Preview abstract Creativity is an indispensable part of human cognition and also an inherent part of how we make sense of the world. Metaphorical abstraction is fundamental in communicating creative ideas through nuanced relationships between abstract concepts such as feelings. While computer vision benchmarks and approaches predominantly focus on understanding and generating literal interpretations of images, metaphorical comprehension of images remains relatively unexplored. Towards this goal, we introduce MetaCLUE, a set of vision tasks on visual metaphor. We also collect high-quality and rich metaphor annotations (abstract objects, concepts, relationships along with their corresponding object boxes) as there do not exist any datasets that facilitate the evaluation of these tasks. We perform a comprehensive analysis of state-of-the-art models in vision and language based on our annotations, highlighting strengths and weaknesses of current approaches in visual metaphor Classification, Localization, Understanding (retrieval, question answering, captioning) and gEneration (text-to-image synthesis) tasks. We hope this work provides a concrete step towards developing AI systems with human-like creative capabilities. View details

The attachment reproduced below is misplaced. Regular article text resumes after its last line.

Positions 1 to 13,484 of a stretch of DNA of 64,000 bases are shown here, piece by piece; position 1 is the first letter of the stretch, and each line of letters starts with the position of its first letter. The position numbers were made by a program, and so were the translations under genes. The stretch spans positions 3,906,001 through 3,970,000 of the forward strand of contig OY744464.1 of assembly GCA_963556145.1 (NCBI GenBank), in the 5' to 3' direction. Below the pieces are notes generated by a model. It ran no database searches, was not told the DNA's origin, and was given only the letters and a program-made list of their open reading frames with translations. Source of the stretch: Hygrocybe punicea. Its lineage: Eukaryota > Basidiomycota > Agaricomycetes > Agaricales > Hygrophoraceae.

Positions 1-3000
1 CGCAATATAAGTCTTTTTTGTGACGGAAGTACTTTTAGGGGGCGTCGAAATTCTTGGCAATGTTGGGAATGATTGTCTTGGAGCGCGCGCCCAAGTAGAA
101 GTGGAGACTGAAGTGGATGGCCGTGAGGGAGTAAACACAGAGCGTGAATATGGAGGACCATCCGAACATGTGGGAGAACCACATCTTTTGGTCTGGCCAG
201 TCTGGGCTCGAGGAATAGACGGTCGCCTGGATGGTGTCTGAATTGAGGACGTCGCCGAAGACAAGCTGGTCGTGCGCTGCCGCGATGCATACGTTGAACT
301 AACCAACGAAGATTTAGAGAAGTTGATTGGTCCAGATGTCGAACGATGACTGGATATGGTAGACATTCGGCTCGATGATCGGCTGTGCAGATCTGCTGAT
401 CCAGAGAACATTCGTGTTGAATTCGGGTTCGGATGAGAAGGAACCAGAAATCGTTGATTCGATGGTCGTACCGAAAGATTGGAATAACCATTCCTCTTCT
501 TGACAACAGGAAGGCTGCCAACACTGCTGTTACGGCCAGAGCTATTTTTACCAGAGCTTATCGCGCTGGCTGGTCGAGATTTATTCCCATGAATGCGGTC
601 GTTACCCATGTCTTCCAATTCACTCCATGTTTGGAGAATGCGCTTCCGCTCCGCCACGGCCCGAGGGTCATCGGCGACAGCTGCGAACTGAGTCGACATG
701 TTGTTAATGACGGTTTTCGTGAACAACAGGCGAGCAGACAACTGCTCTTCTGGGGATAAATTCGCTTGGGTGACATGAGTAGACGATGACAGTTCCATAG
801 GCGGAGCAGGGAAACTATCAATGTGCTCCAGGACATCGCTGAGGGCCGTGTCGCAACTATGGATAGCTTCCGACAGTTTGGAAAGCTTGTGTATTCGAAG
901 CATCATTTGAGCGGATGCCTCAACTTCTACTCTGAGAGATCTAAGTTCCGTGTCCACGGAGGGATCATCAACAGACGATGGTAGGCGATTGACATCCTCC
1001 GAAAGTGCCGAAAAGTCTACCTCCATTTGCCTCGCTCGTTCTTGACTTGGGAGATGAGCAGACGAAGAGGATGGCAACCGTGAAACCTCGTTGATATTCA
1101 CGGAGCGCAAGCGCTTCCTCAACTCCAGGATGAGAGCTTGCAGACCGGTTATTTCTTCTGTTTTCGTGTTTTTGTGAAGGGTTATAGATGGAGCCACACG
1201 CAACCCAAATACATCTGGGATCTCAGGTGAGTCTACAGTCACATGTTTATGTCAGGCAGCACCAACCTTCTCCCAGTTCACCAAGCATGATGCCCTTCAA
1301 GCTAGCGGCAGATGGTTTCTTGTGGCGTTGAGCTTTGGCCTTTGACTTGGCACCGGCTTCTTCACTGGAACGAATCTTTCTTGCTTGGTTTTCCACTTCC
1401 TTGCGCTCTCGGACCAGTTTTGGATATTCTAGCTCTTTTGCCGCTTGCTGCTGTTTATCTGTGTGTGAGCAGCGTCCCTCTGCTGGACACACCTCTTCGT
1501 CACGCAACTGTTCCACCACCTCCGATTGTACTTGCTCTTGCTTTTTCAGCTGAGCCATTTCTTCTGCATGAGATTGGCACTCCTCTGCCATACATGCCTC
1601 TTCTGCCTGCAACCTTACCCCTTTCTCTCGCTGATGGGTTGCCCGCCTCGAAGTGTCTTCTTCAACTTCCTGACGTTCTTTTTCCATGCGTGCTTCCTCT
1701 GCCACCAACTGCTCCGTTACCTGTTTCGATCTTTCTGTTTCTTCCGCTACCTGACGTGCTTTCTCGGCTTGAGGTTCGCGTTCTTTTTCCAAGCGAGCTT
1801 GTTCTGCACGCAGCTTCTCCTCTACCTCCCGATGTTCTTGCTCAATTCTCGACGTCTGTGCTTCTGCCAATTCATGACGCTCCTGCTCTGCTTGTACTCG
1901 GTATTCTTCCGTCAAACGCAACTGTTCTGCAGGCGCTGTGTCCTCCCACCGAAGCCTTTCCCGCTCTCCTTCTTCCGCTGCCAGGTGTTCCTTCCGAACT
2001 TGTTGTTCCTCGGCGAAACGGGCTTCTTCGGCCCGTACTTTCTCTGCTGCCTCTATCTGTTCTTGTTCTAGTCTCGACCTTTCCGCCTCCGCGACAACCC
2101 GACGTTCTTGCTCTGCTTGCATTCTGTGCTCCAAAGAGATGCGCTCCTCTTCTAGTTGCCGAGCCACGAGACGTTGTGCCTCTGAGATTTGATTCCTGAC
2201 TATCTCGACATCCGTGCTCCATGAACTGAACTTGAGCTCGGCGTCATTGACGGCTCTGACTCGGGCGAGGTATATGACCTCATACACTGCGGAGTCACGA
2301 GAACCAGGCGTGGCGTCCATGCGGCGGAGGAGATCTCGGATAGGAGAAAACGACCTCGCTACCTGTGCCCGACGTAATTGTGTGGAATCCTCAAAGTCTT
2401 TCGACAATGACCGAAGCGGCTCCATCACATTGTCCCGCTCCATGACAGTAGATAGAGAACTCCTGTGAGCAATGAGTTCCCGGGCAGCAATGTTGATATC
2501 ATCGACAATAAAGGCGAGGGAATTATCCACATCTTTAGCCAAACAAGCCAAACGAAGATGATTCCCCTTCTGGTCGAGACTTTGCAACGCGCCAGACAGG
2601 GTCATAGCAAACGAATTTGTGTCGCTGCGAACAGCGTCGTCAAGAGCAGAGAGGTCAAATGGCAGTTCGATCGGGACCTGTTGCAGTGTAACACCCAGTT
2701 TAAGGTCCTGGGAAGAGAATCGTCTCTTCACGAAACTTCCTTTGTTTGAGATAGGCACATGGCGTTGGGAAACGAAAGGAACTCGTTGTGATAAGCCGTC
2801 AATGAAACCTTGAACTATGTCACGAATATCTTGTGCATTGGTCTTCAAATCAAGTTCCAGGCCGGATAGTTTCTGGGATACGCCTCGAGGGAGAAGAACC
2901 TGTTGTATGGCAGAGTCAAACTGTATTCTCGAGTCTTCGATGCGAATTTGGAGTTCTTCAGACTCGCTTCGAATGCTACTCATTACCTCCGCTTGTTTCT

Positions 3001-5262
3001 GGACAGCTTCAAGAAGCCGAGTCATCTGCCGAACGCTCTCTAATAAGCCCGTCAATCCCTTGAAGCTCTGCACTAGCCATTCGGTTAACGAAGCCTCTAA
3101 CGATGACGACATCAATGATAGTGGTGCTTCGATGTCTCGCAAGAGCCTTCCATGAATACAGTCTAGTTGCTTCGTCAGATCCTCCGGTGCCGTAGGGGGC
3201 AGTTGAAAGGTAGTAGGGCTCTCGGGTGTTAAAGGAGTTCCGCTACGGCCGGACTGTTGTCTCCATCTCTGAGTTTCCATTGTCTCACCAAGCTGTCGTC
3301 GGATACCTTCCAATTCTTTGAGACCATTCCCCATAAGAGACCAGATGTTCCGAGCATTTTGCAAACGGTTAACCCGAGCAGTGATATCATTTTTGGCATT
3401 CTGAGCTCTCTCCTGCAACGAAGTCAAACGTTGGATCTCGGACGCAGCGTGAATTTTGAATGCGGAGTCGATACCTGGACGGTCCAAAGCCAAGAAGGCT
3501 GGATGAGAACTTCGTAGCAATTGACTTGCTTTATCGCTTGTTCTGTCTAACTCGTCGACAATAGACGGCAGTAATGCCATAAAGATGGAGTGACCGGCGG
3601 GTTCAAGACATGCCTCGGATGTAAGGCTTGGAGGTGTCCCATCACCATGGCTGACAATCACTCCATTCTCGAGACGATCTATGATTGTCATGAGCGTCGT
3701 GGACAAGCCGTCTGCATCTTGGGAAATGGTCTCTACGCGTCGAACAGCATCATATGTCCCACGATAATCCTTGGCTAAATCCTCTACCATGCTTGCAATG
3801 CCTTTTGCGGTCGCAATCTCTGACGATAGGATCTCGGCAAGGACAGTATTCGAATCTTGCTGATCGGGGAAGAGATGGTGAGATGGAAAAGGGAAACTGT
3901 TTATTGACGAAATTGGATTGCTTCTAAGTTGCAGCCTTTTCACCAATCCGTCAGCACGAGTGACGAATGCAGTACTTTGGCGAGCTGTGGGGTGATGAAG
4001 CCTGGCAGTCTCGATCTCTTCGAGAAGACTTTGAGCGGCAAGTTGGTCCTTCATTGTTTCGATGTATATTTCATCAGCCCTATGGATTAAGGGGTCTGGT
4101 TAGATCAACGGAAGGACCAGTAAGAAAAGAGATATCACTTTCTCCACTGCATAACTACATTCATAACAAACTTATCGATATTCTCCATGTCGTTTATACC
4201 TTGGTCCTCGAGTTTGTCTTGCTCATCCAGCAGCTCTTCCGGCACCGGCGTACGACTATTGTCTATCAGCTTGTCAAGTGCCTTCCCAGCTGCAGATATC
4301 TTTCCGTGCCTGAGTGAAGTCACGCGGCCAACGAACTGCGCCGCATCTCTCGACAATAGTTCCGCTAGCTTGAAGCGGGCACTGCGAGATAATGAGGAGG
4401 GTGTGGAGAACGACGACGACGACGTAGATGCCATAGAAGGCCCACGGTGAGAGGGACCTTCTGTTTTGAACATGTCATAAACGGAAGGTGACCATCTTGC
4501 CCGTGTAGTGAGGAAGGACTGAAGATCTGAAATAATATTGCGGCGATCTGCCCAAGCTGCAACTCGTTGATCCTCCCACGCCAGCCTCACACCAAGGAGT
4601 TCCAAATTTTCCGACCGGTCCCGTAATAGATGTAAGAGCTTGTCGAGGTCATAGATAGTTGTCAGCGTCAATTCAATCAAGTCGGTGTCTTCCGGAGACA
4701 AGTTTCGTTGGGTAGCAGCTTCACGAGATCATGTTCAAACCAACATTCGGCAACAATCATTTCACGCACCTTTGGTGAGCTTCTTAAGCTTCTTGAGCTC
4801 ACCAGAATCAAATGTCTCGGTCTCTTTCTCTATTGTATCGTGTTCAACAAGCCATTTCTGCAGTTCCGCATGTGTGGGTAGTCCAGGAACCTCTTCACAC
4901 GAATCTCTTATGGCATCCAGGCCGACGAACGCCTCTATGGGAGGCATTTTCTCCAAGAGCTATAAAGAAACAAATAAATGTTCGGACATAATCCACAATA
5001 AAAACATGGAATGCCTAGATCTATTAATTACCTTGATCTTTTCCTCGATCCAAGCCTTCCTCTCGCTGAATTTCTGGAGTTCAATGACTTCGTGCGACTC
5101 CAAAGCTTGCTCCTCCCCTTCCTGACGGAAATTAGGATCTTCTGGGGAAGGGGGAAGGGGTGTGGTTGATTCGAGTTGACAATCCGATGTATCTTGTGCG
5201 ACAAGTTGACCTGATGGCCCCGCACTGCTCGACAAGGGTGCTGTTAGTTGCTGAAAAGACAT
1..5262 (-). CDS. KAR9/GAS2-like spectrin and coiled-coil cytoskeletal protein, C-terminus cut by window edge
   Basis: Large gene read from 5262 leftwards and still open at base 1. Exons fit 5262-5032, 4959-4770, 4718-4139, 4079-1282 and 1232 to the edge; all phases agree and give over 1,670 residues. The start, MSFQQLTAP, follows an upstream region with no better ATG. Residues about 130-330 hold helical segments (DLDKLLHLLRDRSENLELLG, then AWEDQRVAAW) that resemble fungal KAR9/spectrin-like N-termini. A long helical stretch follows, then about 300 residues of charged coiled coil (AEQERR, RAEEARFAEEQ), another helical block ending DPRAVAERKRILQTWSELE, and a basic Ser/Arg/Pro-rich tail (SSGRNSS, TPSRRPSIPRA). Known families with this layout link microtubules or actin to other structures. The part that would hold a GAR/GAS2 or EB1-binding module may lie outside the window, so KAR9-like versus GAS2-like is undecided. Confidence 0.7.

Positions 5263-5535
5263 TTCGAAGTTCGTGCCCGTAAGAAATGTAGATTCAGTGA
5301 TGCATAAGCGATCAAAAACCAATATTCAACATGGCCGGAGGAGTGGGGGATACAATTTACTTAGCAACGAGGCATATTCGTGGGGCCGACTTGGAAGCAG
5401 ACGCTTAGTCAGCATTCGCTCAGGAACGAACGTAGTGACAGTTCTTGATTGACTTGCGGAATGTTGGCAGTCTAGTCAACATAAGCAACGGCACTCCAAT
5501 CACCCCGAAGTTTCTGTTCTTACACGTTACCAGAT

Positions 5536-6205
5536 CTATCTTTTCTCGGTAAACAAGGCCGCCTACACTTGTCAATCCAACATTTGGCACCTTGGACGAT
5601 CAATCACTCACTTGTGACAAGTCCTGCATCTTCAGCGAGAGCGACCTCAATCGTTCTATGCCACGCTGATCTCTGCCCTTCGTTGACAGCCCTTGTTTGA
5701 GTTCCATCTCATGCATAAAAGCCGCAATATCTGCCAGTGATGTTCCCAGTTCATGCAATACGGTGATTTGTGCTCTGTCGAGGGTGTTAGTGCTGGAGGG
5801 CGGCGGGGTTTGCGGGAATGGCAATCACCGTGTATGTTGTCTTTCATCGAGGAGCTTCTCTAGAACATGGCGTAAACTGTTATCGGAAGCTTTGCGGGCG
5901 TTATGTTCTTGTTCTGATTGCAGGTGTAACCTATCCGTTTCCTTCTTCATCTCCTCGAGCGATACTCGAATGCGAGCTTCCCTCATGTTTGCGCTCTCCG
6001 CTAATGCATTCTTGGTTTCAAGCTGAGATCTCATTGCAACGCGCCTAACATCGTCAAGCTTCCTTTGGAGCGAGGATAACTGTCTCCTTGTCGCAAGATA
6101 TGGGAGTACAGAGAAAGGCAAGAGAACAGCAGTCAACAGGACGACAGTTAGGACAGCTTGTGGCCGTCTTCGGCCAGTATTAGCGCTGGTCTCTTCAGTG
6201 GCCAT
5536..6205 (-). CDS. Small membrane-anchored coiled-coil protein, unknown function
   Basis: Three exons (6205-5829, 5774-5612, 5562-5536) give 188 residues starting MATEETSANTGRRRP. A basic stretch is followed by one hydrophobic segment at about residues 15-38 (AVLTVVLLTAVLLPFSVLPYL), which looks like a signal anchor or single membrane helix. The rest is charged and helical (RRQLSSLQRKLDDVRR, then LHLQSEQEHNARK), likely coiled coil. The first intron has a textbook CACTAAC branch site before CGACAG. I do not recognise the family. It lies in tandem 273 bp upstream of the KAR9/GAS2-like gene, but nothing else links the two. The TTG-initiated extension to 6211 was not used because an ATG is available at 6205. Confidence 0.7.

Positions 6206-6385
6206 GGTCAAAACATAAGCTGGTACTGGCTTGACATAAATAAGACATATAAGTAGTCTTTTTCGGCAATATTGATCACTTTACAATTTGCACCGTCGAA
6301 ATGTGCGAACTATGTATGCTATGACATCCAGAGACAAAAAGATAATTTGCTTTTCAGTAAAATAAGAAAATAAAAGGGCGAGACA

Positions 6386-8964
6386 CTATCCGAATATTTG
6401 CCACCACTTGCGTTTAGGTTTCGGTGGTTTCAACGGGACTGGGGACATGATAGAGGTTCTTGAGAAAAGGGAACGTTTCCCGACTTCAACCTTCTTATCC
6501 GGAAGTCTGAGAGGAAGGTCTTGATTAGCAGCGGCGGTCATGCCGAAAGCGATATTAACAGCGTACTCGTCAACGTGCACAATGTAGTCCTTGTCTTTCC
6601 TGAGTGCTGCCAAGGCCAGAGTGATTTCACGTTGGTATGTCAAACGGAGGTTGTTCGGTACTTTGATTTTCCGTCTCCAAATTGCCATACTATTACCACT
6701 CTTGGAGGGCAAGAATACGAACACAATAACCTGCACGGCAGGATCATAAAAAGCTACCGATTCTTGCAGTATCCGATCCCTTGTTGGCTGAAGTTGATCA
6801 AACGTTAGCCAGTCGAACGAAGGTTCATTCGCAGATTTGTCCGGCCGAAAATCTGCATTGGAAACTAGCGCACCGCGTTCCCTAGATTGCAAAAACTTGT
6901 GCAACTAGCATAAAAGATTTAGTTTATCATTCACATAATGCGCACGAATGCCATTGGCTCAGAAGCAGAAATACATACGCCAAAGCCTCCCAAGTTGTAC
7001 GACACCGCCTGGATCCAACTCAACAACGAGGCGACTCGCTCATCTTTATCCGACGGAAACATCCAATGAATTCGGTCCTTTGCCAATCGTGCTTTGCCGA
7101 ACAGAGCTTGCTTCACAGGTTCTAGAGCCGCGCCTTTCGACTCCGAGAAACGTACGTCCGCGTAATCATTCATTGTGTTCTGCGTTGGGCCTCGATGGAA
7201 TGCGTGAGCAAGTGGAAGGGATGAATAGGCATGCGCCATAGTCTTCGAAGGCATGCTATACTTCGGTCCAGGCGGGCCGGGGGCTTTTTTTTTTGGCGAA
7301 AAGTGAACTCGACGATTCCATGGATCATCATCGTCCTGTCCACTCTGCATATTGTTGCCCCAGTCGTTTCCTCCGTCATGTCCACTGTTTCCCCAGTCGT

Preview abstract Image ad understanding is a crucial task with wide real-world applications. Although highly challenging with the involvement of diverse atypical scenes, real-world entities, and reasoning over scene-texts, how to interpret image ads is relatively under-explored, especially in the era of foundational vision-language models (VLMs) featuring impressive generalizability and adaptability. In this paper, we perform the first empirical study of image ad understanding through the lens of pre-trained VLMs. We benchmark and reveal practical challenges in adapting these VLMs to image ad understanding. We propose a simple feature adaptation strategy to effectively fuse multimodal information for image ads and further empower it with knowledge of real-world entities. We hope our study draws more attention to image ad understanding which is broadly relevant to the advertising industry. View details
    CPL: Counterfactual Prompt Learning for Vision and Language Models
    Xuehai He
    Diji Yang
    Weixi Feng
    Tsu-Jui Fu
    Varun Jampani
    William Yang Wang
    Xin Eric Wang
    Conference on Empirical Methods in Natural Language Processing (EMNLP)(2022)